Socrates is one of those who must be guided by reason.
Ought he to follow the opinion of the many or of the few, of the wise or of the unwise?
SOCRATES: Dear Crito, your zeal is invaluable, if a right one; but if wrong, the greater the zeal the greater the danger; and therefore we ought to consider whether I shall or shall not do as you say. For I am and always have been one of those natures who must be guided by reason, whatever the reason may be which upon reflection appears to me to be the best; and now that this chance has befallen me, I cannot repudiate my own words: the principles which I have hitherto honoured and revered I still honour, and unless we can at once find other and better principles, I am certain not to agree with you; no, not even if the power of the multitude could inflict many more imprisonments, confiscations, deaths, frightening us like children with hobgoblin terrors . What will be the fairest way of considering the question? Shall I return to your old argument about the opinions of men? — we were saying that some of them are to be regarded, and others not. Now were we right in maintaining this before I was condemned? And has the argument which was once good now proved to be talk for the sake of talking — mere childish nonsense? That is what I want to consider with your help, Crito: — whether, under my present circumstances, the argument appears to be in any way different or not; and is to be allowed by me or disallowed. That argument, which, as I believe, is maintained by many persons of authority, was to the effect, as I was saying, that the opinions of some men are to be regarded, and of other men not to be regarded. Now you, Crito, are not going to die to-morrow — at least, there is no human probability of this — and therefore you are disinterested and not liable to be deceived by the circumstances in which you are placed. Tell me then, whether I am right in saying that some opinions, and the opinions of some men only, are to be valued, and that other opinions, and the opinions of other men, are not to be valued. I ask you whether I was right in maintaining this?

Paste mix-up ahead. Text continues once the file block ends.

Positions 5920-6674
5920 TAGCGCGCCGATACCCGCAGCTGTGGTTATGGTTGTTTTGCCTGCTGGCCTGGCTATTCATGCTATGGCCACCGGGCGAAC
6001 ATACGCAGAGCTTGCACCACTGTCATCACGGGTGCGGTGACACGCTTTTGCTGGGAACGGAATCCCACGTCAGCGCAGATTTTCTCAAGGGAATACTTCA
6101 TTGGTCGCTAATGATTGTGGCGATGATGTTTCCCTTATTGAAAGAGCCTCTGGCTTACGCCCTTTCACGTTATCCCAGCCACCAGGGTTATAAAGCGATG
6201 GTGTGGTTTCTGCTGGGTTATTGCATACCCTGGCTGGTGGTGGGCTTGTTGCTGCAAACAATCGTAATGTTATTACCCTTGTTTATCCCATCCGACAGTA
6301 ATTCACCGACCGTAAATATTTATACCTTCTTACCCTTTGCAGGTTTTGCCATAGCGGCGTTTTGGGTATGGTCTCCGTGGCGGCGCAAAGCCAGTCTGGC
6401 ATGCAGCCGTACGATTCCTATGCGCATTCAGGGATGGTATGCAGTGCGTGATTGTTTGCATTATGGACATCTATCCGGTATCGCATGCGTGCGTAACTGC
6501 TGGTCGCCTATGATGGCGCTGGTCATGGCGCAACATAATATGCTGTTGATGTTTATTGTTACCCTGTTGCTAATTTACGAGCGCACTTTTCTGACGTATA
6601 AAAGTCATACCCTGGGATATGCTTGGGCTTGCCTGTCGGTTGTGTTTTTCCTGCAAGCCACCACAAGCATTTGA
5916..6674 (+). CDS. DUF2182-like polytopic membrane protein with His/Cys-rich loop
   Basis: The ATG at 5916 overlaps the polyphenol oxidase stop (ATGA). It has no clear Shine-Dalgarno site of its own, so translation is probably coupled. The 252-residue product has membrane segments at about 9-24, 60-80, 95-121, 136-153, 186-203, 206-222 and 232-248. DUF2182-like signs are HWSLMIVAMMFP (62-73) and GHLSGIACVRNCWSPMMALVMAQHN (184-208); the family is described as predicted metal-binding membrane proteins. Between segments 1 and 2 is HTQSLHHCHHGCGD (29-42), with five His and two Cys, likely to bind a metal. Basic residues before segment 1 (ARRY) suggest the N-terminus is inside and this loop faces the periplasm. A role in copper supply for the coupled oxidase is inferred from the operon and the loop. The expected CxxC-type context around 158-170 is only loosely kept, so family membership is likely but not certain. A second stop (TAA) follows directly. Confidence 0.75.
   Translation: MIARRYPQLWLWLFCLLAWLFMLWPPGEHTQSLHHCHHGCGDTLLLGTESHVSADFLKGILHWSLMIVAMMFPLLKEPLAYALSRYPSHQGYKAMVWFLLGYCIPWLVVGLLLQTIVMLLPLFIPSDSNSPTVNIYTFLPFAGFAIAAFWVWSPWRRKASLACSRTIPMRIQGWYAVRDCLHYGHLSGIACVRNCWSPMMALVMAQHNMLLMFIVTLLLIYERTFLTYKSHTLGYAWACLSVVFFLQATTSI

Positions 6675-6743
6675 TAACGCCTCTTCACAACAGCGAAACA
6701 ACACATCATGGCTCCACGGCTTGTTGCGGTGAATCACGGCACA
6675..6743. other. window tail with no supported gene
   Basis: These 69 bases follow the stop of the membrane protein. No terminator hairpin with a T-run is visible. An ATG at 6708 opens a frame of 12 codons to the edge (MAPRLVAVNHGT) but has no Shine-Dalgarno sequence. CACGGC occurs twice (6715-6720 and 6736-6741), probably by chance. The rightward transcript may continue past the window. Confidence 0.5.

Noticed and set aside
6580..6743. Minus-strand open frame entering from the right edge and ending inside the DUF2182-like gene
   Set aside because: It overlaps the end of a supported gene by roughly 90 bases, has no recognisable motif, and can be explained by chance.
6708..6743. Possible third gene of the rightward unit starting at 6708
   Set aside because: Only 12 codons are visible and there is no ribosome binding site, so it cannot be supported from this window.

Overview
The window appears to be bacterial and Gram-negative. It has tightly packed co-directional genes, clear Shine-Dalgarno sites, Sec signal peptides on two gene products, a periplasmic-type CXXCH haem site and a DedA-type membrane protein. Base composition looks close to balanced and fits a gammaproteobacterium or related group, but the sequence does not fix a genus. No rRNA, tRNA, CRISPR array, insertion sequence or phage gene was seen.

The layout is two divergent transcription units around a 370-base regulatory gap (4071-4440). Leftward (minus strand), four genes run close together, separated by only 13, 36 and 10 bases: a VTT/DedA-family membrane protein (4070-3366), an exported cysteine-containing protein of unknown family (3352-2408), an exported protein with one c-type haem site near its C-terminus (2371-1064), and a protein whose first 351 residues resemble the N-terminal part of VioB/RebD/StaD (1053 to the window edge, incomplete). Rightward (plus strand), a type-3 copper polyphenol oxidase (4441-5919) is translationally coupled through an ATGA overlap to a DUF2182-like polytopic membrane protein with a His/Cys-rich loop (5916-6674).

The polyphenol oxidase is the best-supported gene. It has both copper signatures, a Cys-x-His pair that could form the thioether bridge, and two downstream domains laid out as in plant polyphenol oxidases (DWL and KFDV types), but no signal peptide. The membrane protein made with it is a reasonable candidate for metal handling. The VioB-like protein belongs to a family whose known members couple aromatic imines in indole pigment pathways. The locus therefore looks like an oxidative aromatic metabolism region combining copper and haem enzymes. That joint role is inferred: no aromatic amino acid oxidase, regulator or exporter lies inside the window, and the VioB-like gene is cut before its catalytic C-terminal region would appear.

SOCRATES: The good are to be regarded, and not the bad?
SOCRATES: And the opinions of the wise are good, and the opinions of the unwise are evil?
SOCRATES: And what was said about another matter? Is the pupil who devotes himself to the practice of gymnastics supposed to attend to the praise and blame and opinion of every man, or of one man only — his physician or trainer, whoever he may be?
CRITO: Of one man only.
SOCRATES: And he ought to fear the censure and welcome the praise of that one only, and not of the many?
CRITO: Clearly so.
SOCRATES: And he ought to act and train, and eat and drink in the way which seems good to his single master who has understanding, rather than according to the opinion of all other men put together?
SOCRATES: And if he disobeys and disregards the opinion and approval of the one, and regards the opinion of the many who have no understanding, will he not suffer evil?
CRITO: Certainly he will.
SOCRATES: And what will the evil be, whither tending and what affecting, in the disobedient person?